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Nonulcer dyspepsia

By Amindra Arora, M.D.
Associate Medical Editor, Mayo Clinic Health Letter

Sometimes, people will see their doctors for what they think are the signs and symptoms of an ulcer. Although they may have gnawing upper abdominal pain, diagnostic tests don't reveal a digestive problem — all test results come back normal.

Many of these people have a condition known as nonulcer dyspepsia (dis-PEP-see-uh), or functional dyspepsia. It's a condition that brings the discomfort of an ulcer without an ulcer. (See the March 2011 cover article "Peptic ulcers: Stopping them for good.")

Nonulcer dyspepsia is common and can be long lasting. Unfortunately, it appears to occur for no apparent reason. Its most common symptom is pain, or an uncomfortable feeling, in your upper abdomen. Other signs and symptoms may include gas, bloating, nausea or feeling full after eating only a moderate amount of food.

As with ulcers, the pain is often, but not always, relieved with food or antacids. It's possible to control the condition with changes to your diet and lifestyle, but medications are sometimes helpful for managing the symptoms.

Although the cause (or causes) of nonulcer dyspepsia is largely unknown, it's possible that the pain stems from an irritation to your stomach lining. Researchers have considered other theories as well.

  • Presence of H. pylori bacteria — Your symptoms may represent an early case of H. pylori infection, despite the fact that no ulcer has developed.

  • Reaction to drugs and supplements — Pain relievers such as aspirin and other NSAIDs are known to cause ulcers and gastritis. It's possible these medications can irritate your digestive system without damaging your stomach or intestines. This may be true for other drugs and supplements, including antibiotics, steroids, minerals and herbs.

  • Overproduction of stomach acid — Acid-secreting cells in your stomach may produce higher than normal amounts of digestive acid. The oversupply may irritate digestive tissues.

  • Stomach disorder — For unknown reasons, your stomach may not be functioning or emptying normally. This sometimes happens after certain viral infections.

  • Acid sensitivity — Tissues lining the stomach and duodenum may be overly sensitive to normal acid levels and become easily irritated.

  • Food sensitivity — Your stomach or intestines may be overly sensitive to certain kinds of food or food ingredients. Often, but not always, these include certain spices, citrus fruits or vegetables that contain moderate to high levels of acid. Some people find that drinking coffee seems to make the symptoms worse.

  • Overreaction to normal stimuli — Nerve signals between your stomach and brain may be faulty, resulting in an exaggerated response to the normal changes taking place during digestion, such as how your stomach stretches and expands as it fills with food. This overreaction is known as visceral hypersensitivity.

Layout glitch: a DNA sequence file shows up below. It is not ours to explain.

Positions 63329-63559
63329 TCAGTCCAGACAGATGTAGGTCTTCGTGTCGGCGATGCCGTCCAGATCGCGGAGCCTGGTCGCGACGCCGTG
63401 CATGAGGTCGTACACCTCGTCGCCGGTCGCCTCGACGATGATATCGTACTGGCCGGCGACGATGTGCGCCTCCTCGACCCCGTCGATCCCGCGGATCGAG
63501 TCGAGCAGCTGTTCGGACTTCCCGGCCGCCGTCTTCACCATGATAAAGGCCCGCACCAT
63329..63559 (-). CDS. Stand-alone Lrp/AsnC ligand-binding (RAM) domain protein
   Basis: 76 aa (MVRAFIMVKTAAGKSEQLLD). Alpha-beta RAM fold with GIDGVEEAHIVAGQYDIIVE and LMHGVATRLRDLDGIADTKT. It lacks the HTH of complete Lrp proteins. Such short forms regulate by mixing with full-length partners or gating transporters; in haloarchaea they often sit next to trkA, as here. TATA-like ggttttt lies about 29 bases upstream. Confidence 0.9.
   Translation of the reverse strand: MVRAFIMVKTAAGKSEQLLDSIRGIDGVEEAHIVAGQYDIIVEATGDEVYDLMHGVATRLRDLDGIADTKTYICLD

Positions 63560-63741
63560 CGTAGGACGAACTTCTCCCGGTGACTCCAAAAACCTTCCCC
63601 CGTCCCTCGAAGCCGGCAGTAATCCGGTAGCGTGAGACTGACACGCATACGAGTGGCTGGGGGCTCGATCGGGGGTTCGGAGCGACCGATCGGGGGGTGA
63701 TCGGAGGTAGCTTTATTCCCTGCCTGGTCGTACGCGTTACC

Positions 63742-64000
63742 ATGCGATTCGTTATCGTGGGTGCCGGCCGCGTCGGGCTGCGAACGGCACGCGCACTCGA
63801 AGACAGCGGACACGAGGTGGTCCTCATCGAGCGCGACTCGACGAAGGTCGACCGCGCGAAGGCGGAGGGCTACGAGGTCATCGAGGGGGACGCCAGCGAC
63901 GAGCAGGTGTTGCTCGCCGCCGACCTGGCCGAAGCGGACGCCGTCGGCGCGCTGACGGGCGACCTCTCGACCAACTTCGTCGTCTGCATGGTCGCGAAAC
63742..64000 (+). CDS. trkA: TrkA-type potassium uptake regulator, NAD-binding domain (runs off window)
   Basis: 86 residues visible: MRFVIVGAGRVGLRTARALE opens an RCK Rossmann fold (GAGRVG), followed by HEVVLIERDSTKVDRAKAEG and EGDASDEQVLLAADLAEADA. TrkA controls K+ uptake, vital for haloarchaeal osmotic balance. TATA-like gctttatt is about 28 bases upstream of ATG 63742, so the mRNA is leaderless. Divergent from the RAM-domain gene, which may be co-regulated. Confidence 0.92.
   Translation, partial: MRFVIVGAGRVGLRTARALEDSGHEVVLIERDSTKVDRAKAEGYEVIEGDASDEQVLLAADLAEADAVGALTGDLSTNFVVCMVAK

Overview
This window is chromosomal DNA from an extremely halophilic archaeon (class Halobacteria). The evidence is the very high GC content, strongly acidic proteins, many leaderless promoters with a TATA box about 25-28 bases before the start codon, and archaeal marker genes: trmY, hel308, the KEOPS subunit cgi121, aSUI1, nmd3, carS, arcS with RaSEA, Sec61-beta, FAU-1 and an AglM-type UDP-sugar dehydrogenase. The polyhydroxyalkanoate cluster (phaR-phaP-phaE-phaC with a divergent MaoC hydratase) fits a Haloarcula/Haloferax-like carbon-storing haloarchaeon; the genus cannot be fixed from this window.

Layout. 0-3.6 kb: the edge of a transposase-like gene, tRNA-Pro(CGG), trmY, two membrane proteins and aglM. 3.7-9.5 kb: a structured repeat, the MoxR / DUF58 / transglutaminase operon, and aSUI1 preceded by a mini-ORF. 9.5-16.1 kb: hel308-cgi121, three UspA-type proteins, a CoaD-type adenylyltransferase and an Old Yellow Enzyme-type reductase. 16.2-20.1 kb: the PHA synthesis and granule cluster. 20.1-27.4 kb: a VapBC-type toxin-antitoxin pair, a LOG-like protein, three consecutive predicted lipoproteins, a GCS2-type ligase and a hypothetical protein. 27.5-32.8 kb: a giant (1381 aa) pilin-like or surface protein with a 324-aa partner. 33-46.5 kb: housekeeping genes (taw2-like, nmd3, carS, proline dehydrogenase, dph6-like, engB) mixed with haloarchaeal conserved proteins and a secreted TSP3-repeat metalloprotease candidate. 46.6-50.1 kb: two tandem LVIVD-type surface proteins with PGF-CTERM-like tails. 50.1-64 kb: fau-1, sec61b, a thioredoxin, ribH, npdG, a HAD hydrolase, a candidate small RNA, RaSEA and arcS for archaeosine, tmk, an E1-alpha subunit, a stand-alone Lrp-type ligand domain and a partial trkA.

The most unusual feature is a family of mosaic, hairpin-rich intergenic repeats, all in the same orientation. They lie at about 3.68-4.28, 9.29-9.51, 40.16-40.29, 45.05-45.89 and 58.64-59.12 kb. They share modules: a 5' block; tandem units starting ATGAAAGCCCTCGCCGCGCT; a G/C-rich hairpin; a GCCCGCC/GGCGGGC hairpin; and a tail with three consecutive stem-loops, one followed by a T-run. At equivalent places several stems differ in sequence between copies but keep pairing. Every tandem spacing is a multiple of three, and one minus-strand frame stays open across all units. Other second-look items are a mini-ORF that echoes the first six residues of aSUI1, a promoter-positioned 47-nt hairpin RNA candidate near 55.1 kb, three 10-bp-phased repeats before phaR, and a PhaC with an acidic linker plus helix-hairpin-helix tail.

• Stress — Pain may be your body's way of responding to periods of stress.

  • Psychological disorder — Depression, anxiety or another factor affecting your emotional health may have a role in causing your symptoms, for example, increasing your awareness and sensitivity to pain and discomfort.

The symptoms of nonulcer dyspepsia are usually mild. Often the condition is treated by examining and changing your daily routines. This may include avoiding certain foods that seem to worsen symptoms, controlling stress, and changing or limiting daily medications or supplements. Some people find that having smaller but more frequent meals and eating low-fat foods also improves their symptoms.

If these practices don't help you, your doctor may recommend drug therapy. Many of the medications used to treat ulcers are recommended for nonulcer dyspepsia. At times, antibiotics are prescribed — some people with nonulcer dyspepsia test positive for H. pylori. Eradicating H. pylori, however, may not improve your symptoms. Other therapies that may be helpful include:

  • Pain relievers — Drugs that block pain or its perception may help desensitize nerves in your digestive system. Antidepressants often work well for irritable bowel syndrome, which some researchers believe may be associated with nonulcer dyspepsia. However, further study is needed to determine the value of antidepressant therapy.

  • Antispasmodic drugs — These drugs, including the prescription medications dicyclomine (Bentyl) and hyoscyamine (Levsin), help relax muscles in your digestive tract, but haven't shown much promise in treating nonulcer dyspepsia.

  • Behavior therapy — If your condition may be related to stress or a psychological disorder, you may see a psychiatrist, psychologist or nurse counselor. These health care professionals can help you control stress or deal with intense emotions that may be contributing to your symptoms.

Adapted from the book "Mayo Clinic on Digestive Health"

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